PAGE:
Electronic film cameras on the whole were/are viewed with some suspicion or distaste by a significant percentage of photographers, both in the past and today. This has a strong effect on the current used market: the last mechanical-shutter bodies with silicon blue metering systems like FM2n are the most desirable, for emotional if not practical reasons, so carry higher resale value. Known-reliable electronic bodies like FE2 and F3HP are close behind. Other nice electronic Nikon bodies like EM, FG, EL have no "legend" status to inflate their price, making them great user values. Some, like the FA, were hot stuff briefly (when new) but quickly earned a rep for being problem cameras: this tanks desirability and resale value, despite more advanced features than FE/FM/F3.

    Probably the best values in "user" film Nikons are AF bodies like N90S or N8008S. They get no respect because they look and handle too much like the DSLR clones they later birthed: great tools back in the film-only era, but they have no "charm" or hipster cred in todays more skewed, selective film camera marketplace. Either would be a better, much cheaper alternative to the FA if you want multi-mode matrix metering (and don't care about retro looks).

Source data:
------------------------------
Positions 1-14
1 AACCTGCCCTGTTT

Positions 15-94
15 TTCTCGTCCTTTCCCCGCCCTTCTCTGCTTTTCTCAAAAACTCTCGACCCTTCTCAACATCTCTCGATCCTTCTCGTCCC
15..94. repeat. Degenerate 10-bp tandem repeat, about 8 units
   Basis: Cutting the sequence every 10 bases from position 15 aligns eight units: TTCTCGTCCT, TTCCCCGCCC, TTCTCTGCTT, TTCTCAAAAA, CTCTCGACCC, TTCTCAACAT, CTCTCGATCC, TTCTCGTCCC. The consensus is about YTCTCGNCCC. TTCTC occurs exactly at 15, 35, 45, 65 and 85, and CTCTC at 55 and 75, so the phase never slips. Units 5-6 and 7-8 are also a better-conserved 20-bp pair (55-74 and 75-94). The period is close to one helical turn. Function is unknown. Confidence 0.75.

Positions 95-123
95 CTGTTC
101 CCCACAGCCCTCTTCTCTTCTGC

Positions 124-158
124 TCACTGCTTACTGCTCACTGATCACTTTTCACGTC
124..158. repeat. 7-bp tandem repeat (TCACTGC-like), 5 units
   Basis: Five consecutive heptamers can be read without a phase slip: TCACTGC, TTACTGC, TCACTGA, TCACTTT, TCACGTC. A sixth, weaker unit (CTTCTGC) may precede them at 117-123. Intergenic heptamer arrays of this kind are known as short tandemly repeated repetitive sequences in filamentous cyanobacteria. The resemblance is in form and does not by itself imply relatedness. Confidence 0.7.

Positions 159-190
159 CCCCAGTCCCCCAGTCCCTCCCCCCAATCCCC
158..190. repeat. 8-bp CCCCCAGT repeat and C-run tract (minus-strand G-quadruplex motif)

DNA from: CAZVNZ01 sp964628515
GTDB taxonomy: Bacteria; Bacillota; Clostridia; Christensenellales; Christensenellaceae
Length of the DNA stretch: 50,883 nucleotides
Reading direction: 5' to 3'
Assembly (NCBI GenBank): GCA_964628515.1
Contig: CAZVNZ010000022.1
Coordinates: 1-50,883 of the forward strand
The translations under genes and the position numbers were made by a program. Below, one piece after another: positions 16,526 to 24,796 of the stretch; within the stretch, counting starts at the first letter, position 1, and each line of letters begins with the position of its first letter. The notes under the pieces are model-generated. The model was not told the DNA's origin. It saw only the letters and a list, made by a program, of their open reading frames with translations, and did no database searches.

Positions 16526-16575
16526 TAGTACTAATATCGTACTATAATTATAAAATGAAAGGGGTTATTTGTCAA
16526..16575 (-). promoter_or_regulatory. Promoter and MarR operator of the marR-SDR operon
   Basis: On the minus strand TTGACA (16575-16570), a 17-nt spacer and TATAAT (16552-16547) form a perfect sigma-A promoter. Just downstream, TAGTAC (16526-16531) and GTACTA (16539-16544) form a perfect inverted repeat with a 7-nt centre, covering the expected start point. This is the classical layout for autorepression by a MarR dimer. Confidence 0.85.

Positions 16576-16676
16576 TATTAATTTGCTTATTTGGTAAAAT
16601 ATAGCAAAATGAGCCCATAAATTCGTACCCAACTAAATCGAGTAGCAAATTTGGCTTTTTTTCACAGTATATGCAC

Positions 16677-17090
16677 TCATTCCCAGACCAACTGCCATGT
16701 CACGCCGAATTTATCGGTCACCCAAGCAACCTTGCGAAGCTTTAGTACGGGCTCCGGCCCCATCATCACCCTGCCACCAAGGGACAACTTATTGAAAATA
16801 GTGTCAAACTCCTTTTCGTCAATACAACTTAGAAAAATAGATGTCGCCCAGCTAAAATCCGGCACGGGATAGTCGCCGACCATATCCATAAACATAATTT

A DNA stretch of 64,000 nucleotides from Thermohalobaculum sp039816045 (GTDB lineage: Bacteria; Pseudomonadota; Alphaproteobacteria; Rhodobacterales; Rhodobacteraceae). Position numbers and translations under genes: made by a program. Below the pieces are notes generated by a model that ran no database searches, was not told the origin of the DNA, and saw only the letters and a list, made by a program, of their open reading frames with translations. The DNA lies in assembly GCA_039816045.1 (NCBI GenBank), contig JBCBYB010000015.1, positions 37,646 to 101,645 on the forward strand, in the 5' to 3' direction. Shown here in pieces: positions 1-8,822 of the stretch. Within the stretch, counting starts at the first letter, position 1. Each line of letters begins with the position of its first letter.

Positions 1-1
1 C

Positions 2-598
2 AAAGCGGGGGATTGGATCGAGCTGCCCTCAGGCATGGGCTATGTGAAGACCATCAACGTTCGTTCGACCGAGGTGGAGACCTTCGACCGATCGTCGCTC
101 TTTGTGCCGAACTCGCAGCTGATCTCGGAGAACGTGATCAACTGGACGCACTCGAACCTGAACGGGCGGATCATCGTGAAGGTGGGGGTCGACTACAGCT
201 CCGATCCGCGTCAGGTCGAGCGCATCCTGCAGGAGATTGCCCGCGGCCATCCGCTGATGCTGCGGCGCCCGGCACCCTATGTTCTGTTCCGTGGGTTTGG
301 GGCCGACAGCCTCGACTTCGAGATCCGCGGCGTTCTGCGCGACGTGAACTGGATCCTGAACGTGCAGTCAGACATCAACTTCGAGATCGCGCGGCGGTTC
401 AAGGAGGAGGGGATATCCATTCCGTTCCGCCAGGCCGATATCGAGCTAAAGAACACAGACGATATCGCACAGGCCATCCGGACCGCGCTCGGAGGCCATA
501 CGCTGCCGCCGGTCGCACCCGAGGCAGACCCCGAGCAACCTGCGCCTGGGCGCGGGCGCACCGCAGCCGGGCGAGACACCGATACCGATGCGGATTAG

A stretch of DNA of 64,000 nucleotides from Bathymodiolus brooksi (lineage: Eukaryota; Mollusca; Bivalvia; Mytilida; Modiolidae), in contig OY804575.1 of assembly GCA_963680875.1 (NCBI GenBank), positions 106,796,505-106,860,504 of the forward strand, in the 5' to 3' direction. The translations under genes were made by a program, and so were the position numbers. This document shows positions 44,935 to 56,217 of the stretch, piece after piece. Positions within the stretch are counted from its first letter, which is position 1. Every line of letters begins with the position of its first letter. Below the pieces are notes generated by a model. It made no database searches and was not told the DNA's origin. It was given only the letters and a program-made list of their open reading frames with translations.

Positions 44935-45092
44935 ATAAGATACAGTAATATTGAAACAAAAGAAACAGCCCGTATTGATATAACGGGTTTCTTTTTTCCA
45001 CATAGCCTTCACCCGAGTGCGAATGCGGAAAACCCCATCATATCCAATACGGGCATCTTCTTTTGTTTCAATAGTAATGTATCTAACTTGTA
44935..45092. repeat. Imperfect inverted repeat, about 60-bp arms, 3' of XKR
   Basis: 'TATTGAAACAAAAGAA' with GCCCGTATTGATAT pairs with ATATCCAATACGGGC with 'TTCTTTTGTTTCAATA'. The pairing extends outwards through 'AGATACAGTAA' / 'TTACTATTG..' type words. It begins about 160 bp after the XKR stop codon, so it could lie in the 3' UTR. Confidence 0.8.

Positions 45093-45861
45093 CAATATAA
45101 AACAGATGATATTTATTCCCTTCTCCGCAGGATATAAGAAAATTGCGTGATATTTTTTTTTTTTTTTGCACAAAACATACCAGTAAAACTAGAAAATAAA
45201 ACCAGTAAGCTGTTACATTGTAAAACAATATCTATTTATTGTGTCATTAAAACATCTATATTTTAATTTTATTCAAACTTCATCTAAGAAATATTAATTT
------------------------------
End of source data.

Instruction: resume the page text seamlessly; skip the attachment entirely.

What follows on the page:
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  20. To tag on to this a bit-if you want matrix metering with non-CPU lenses in a film body, your choices are the FA, F4, and F6. Of course, of the three the only one which gives you multi-mode capabilities is the FA, which gets us right back to where we started.

    If you want to avoid the FA, want shutter priority and program with non-CPU lenses, and can give up matrix metering, the FG, FG-20, N2000, and N2020 are better choices(the last two actually somewhat modern and have integrated motor drives, while the N2020 even gives you terrible AF).

    The FA IS the only camera to offer its specific feature set-multi-mode without CPU lenses and matrix metering-but as can be seen from this thread it is full of trade-offs.